Category Archives: children

Day 16: Narrative

noun – a spoken or written account of connected events; a story

He was blind. He was partially lame. He was weak in body. In most people’s opinions, he didn’t have much to offer in the way of active living. That is unless you sat with him, then the true treasure of the last years of his life came alive. My children would crawl up in his lap and say the magic words, “Granddad Hall, tell me a story.”

And he did. Story after story, he gave his undivided and rapt attention to those little ones that sat with him. He declared their importance through his exciting account of life as a young boy in the hills of Virginia, teenage exploits, and then accompanied each story with the song lyrics from “the old days.” As he spoke and sang, the eyes of my little ones grew big, their laughter rang through the house, and their questions filled the air.

Grandad Hall was never in a hurry to finish a story and get back to his television programming.Granddad Hall never said no to a story or song request. Although he is gone now, his gift of storytelling lingers in my kids’ hearts to this day. His word gift was a simple story given willingly, lovingly, and unselfishly.

Storytelling is a powerful way to make a human connection. Consider the 27.2 billion dollars earned by publishing companies in 2011. People love stories and pay money to hear and read them! Narrative word gifts are wanted, not only that they are needed. Why?  To remind us that today’s way life is not the same as when our parents were kids; it’s not how it’s going to be when our children are adults.  Telling stories preserves our family history and experiences, and it also creates a personal connection with new generations.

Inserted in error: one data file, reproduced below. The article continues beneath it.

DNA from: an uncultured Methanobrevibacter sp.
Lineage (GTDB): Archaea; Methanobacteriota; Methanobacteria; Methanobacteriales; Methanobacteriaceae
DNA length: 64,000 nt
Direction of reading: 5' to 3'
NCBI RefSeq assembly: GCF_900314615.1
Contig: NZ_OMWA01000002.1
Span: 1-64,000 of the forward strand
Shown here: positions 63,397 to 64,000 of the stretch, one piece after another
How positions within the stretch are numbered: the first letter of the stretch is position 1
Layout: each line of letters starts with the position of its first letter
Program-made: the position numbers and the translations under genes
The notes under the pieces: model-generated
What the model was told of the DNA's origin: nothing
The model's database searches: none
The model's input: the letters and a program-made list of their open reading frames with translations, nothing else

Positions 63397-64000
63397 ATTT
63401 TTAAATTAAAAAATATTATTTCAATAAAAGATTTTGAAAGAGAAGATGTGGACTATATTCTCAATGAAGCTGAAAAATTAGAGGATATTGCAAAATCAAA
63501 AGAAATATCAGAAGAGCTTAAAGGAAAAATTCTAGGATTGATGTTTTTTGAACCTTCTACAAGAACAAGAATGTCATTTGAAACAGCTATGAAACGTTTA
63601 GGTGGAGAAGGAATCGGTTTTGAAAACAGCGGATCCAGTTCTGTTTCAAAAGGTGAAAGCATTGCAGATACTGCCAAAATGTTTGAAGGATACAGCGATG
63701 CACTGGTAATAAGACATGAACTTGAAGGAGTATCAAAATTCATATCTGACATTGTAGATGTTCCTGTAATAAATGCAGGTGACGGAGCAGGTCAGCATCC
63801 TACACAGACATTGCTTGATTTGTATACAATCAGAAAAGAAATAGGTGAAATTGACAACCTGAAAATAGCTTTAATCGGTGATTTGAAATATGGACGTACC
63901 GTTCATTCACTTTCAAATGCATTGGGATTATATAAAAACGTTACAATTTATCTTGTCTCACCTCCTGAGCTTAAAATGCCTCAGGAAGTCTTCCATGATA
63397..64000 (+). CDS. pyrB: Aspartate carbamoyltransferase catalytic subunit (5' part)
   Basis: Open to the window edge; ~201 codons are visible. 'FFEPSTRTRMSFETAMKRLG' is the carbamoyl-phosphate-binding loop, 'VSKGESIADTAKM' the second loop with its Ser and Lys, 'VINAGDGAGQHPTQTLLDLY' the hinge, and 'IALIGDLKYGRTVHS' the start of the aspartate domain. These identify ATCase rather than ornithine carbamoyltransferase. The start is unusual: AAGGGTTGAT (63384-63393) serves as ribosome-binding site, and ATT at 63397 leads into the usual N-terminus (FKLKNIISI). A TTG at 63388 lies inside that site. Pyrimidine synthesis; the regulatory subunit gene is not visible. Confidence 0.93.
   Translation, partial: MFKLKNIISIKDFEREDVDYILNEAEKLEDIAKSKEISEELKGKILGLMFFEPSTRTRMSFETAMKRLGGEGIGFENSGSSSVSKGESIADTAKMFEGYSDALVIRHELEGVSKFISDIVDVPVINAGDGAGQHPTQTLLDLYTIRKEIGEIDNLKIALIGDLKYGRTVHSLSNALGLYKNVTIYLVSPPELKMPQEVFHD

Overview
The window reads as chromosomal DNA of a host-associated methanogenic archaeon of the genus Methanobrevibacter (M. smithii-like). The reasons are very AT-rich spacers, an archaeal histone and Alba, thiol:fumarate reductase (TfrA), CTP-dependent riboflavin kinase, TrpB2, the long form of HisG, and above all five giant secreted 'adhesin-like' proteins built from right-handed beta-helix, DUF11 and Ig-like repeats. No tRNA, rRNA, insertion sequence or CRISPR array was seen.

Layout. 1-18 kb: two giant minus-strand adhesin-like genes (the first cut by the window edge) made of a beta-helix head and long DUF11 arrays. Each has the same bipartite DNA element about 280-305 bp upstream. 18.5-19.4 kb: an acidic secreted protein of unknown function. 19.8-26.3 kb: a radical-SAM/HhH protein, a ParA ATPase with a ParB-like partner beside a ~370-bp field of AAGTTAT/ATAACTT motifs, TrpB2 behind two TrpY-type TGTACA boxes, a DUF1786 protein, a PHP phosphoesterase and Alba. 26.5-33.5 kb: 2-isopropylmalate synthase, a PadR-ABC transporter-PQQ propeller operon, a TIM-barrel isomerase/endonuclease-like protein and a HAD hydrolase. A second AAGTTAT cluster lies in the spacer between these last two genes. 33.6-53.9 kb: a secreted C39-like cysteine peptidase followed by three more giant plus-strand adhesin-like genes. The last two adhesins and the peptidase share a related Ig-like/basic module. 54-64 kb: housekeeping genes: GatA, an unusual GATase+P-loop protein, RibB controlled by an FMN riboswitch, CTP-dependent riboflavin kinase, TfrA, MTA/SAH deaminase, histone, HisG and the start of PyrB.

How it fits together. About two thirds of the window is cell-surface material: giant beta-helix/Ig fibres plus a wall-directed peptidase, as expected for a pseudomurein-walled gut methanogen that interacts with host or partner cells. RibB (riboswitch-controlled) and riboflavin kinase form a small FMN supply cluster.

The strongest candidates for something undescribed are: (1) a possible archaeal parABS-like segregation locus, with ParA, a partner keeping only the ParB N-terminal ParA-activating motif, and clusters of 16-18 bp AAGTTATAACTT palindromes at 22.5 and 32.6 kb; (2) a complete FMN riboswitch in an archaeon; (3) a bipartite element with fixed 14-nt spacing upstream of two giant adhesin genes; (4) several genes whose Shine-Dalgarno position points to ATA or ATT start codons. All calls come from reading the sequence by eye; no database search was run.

Feel like telling stories aloud isn’t your gift? Then write it out. Now the receiver has a piece of family history in their hands. The details won’t be forgotten as they pass the story down to their kids.

In this moment here and now, stop and think. What’s one story from your younger days that you could share with a little one in your life? It doesn’t have to be funny; it doesn’t have to teach a lesson; it doesn’t even have to be true! It only has to cast you as the main character and have a beginning, middle, and end. The faces of your listeners will light up at the thought of a story with you as the hero. And if you’ll pay close attention as you narrate, you’ll see that their heart strings get tied a little tighter to yours.

What’s a story you remember being told as child? It could be a fairy tale or a family member’s childhood exploits? What made it so special?

(Site for Storytelling Help: Benefits of Storytelling)

Day 15: Conceal

verb – 1. keep from sight; hide  2. keep (something) secret; prevent from being known or noticed

One of my favorite moments to share with a friend, my kids, or my husband is the private joke moment.  The moment when only the two of you understand the double meaning of a word or phrase.  We could both be in a crowd of people when this private joke reference makes an appearance, and depending on the situation, we either eye one another slyly, or burst into laughter.  It’s a moment of connection that most often brings laughter. Today, however we are going to apply the secrecy of a private joke to a a word gift, aptly named The Concealed Word Gift.